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Citation Pukkila-Worley R, Ausubel FM, Mylonakis E. Candida albicans infection of Caenorhabditis elegans induces antifungal immune defenses. PLoS Pathog, 2011.
PubMed ID 21731485
Short Description Candida albicans infection of Caenorhabditis elegans induces antifungal immune defenses.
GEO Record: GSE27401 Platform: GPL200
Download gene-centric, log2 transformed data: WBPaper00039851.ce.mr.csv
# of Conditions 9
Full Description 1316625150_help Candida albicans yeast cells are found in the intestine of most humans, yet this opportunist can invade host tissues and cause life-threatening infections in susceptible individuals. To better understand the host factors that underlie susceptibility to candidiasis, we developed a new model to study antifungal innate immunity. We demonstrate that the yeast form of C. albicans establishes an intestinal infection in Caenorhabditis elegans, whereas heat-killed yeast are avirulent. Genome-wide, transcription-profiling analysis of C. elegans infected with C. albicans yeast showed that exposure to C. albicans stimulated a rapid host response involving 313 genes (124 upregulated and 189 downregulated, ~1.6% of the genome) many of which encode antimicrobial, secreted or detoxification proteins. Interestingly, the host genes affected by C. albicans exposure overlapped only to a small extent with the distinct transcriptional responses to the pathogenic bacteria Pseudomonas aeruginosa or Staphylococcus aureus, indicating that there is a high degree of immune specificity toward different bacterial species and C. albicans. Furthermore, genes induced by P. aeruginosa and S. aureus were strongly over-represented among the genes downregulated during C. albicans infection, suggesting that in response to fungal pathogens, nematodes selectively repress the transcription of antibacterial immune effectors. A similar phenomenon is well known in the plant immune response, but has not been described previously in metazoans. Finally, 56% of the genes induced by live C. albicans were also upregulated by heat-killed yeast. These data suggest that a large part of the transcriptional response to C. albicans is mediated through "pattern recognition," an ancient immune surveillance mechanism able to detect conserved microbial molecules (so-called pathogen-associated molecular patterns or PAMPs). This study provides new information on the evolution and regulation of the innate immune response to divergent pathogens and demonstrates that nematodes selectively mount specific antifungal defenses at the expense of antibacterial responses.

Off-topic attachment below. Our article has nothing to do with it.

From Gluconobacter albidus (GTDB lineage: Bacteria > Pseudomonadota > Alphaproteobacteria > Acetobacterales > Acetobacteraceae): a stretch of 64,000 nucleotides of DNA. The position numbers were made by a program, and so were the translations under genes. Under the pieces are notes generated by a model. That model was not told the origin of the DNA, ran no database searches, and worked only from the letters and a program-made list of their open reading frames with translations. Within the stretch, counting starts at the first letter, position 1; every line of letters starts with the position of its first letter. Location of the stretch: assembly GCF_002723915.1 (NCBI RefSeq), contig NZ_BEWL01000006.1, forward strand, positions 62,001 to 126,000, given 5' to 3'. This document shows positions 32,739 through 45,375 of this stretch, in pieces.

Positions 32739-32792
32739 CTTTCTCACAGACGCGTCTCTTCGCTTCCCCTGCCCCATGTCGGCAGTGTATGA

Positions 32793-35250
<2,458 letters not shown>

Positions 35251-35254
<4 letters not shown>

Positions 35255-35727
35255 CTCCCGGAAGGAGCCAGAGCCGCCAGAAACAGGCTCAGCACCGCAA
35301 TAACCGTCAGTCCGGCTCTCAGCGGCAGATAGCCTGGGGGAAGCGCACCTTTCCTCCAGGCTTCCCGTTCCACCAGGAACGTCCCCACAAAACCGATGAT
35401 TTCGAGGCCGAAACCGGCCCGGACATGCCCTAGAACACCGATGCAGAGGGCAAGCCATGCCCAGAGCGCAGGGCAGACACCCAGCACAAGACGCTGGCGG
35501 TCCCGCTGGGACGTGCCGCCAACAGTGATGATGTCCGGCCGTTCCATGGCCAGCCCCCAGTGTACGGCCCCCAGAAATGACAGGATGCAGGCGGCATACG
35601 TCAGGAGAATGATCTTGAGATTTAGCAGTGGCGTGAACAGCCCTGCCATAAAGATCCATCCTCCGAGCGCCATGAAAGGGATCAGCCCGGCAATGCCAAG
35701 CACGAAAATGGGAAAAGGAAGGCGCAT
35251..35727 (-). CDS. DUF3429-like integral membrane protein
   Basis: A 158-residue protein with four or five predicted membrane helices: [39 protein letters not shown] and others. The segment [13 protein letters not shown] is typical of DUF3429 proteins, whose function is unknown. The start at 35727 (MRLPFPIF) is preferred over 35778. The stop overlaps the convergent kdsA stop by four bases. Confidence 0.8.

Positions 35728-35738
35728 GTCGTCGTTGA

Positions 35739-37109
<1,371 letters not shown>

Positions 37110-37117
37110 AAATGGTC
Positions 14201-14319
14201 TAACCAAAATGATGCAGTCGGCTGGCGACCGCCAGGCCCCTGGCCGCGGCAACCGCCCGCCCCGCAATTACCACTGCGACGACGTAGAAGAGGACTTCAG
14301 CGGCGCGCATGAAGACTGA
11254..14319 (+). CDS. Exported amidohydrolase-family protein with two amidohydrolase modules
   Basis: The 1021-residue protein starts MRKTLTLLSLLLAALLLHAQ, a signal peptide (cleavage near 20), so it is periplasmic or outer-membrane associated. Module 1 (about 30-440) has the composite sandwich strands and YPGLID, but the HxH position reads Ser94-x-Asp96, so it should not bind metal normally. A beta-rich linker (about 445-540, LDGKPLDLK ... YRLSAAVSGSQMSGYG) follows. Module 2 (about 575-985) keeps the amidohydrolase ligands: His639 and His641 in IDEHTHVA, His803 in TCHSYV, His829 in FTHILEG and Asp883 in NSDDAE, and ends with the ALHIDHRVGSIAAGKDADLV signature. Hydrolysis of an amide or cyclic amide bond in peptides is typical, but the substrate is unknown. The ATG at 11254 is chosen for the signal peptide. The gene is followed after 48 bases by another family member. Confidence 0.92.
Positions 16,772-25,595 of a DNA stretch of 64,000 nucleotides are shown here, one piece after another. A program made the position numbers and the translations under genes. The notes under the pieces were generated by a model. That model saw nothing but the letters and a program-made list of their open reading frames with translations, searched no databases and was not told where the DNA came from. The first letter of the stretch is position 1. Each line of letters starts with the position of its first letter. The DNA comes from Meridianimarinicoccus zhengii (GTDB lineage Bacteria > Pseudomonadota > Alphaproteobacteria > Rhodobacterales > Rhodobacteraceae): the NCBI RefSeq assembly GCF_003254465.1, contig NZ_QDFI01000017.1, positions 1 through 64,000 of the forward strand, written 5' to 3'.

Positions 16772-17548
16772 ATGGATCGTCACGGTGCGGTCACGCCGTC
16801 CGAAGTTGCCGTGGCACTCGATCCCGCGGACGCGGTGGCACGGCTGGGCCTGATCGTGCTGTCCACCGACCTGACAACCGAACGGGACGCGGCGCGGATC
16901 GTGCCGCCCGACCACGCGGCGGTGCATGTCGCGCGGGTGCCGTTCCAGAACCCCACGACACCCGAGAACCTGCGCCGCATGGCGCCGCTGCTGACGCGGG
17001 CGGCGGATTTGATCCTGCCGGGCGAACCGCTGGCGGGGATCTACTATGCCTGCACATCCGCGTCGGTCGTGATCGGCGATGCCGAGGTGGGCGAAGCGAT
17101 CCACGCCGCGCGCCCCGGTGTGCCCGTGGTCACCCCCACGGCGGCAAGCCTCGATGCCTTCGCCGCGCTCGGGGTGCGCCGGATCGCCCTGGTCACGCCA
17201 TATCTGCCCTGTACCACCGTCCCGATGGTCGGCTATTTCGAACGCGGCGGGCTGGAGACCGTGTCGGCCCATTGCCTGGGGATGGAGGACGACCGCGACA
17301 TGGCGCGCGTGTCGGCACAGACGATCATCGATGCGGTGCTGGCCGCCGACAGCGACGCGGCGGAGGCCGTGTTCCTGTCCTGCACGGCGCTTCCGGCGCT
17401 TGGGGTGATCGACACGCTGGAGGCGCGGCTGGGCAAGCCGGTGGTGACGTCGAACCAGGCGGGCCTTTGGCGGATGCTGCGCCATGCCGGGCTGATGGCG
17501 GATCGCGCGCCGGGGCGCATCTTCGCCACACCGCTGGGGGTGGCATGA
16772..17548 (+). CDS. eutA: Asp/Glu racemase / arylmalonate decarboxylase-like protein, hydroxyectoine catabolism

Experimental Details:
Tags 1316625150_help
Method: microarray, Species: Caenorhabditis elegans, Topic: innate immune response